Navy is not just another trendy SoHo seafood restaurant. Its formula for success may sounds familiarâ€”a head chef with a cult following; the ability to pack 51 diners into a very small spaceâ€”but its interior design is entirely novel.
When owners Matt Abramcyk and Akiva Elstein of Smith & Mills in Tribeca came up with a maritime concept for their second restaurant, they wisely hired Stockholm-based interior designer Jeanette Dalrot as their collaborator and fellow conceptionalist. Navy has a double meaning for Abramcyk and Elstein, referencing both the US Navy and the color, specifically the richly nuanced version seen in Japanese indigo-dyed textiles. Abramcyk, Elstein, and Dalrot upholstered the walls in a patchwork of indigo and mustard linen, and vintage military tent canvas held in place with rows of copper grommets. Semaphore flags from Navy warships serve as delicate room dividers between the main bar and dining tables. The navy color palette extends from the indigo window coverings to the staff’s navy work jackets. And on the walls, straps and pockets of tanned leather hold everythingâ€”from menus to wine bottlesâ€”in place, as if the restaurant itself were a naval ship sailing the rocky seas.
Photography by Nicole Franzen for Navy.
Above: The exterior of Navy is finished in a high- gloss black paint. In the afternoon and evening, window panels of vintage Japanese indigo fabric are unrolled to cover the lower half of the windows.
Above: At the front, a raw bar serves fresh oysters, clams, and sea urchin for uni toast. In the morning, the same counter doubles as a pastry and espresso bar. The shelving behind it is custom-made of bronze and copper.
Above L: Camille Becerra, former owner of Paloma (a restaurant housed in converted Greenpoint parking garage), is head chef at Navy. Above R: Co-owner Matt Abramcyk at the helm of the espresso machine.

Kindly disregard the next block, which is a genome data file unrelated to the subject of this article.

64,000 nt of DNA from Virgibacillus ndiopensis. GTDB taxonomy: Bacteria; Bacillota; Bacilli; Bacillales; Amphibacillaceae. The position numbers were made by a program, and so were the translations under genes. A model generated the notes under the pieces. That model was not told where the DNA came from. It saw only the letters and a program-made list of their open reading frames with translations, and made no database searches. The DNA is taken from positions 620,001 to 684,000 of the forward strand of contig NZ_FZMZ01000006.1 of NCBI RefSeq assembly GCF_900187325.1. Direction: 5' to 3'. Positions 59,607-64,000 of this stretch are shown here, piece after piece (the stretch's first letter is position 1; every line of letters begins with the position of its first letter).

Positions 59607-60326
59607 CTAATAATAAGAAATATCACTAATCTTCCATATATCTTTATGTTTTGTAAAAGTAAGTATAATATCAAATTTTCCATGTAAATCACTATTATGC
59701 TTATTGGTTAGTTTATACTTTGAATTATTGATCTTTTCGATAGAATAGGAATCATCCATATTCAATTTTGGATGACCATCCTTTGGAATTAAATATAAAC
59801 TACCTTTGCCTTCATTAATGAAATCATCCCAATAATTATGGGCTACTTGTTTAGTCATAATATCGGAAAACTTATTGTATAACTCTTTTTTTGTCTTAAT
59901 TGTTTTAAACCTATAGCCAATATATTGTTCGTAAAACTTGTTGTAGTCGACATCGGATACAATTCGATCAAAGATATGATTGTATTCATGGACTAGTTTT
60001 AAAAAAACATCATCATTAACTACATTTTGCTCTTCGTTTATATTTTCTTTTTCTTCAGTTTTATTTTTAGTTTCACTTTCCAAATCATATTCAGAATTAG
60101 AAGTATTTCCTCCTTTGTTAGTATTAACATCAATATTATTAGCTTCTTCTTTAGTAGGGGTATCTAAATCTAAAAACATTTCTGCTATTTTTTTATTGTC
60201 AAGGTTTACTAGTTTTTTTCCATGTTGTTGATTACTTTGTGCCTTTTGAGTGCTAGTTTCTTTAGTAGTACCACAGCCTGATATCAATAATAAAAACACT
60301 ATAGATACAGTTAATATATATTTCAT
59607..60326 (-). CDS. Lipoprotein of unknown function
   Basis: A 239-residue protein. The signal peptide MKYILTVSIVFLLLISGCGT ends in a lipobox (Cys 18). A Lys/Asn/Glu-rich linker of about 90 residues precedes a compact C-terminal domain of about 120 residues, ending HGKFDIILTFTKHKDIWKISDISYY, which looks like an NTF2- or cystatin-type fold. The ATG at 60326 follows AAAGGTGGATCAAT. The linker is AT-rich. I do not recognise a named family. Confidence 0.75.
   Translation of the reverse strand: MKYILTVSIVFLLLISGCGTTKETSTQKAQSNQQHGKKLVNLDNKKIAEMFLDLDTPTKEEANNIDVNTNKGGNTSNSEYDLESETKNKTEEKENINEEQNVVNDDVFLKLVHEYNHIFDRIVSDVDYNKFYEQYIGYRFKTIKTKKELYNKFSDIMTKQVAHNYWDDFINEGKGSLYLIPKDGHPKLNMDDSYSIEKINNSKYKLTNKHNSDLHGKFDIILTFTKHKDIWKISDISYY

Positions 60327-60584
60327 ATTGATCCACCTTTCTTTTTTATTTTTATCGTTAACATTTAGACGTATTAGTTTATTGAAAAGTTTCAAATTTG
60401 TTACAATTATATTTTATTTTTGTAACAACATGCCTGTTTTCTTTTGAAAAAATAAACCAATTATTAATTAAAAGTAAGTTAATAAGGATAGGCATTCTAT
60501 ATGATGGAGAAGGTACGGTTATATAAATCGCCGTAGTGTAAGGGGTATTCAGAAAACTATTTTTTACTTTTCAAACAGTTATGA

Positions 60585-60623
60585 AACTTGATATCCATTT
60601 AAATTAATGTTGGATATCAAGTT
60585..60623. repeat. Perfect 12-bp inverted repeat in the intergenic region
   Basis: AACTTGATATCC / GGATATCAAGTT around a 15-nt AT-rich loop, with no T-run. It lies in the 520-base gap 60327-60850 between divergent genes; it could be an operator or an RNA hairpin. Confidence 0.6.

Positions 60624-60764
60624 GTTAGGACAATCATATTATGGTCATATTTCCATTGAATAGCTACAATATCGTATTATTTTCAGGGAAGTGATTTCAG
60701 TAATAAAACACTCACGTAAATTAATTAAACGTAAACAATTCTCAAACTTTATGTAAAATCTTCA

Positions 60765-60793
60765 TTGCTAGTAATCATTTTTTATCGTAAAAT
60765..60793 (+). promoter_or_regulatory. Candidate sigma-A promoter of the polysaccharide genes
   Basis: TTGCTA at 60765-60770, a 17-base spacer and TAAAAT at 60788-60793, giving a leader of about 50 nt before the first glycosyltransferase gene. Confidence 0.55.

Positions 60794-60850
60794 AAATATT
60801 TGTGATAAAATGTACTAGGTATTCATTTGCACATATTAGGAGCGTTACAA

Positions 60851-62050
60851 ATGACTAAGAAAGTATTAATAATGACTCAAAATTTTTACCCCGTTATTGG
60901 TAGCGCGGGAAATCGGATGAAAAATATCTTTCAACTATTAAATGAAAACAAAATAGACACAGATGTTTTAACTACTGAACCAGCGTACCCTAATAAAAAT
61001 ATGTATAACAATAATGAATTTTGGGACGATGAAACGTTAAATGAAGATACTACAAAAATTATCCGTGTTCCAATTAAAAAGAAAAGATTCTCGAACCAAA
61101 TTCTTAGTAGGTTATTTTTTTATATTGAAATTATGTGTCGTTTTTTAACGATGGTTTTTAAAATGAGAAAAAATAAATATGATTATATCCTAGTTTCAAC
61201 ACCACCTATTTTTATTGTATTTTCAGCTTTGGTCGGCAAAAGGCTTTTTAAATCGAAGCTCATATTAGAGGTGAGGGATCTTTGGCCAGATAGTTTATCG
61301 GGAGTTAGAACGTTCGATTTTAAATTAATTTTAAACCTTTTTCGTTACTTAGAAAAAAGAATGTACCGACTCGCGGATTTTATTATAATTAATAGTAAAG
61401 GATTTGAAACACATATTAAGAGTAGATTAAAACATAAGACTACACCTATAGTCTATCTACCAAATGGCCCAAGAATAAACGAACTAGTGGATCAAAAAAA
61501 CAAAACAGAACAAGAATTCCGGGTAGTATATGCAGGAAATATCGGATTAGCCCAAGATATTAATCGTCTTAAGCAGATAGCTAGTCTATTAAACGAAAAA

Above: Navy and white square and triangular tiles pattern the raw bar in a subtly nautical design. The hardwood floors are finished in a heavy wash of white paint.
Above: The staff’s indigo jackets (worn by chef Becerra above) were designed by Lady and Butler and modeled after vintage workwear.
Above: Panels of distressed copper meet walls upholstered in indigo- and pale-yellow-dyed linen and canvas. The ceiling and the exposed walls are treated with plaster tinted in a terra-cotta-colored paint. The wall sconces were found in an antiques shop in Brooklyn and restored to working condition.
Above: Elstein found the bowling alley benches at Brimfield; they were then cut and custom fit into benches and booths.
Above: Becerra focuses the menu on vegetables sourced from the Lancaster Farm Fresh Co-op and seafood. Among her favorites: the house-cured fish blinis and seedy crackers with primo sardines.
Above L: Antique WWII semaphore flags found on eBay divide the front booth from the bar (and also line the walls of the bathroom). Above R: The yellow fabric comes from WWII military duffle bags.
Above: Leather works well with indigo denim and canvas: a row of barstools are fitted with vegetable-tanned leather seats.
Above: The restaurant has two antique fold-up train sinks purchased on eBay; the one in the raw bar is shown here.
Above: Leather pockets affixed to the wall are filled with menus, and, in the front, magazines are held in place by belt-sized straps on the wall.
Location of Navy in NYC: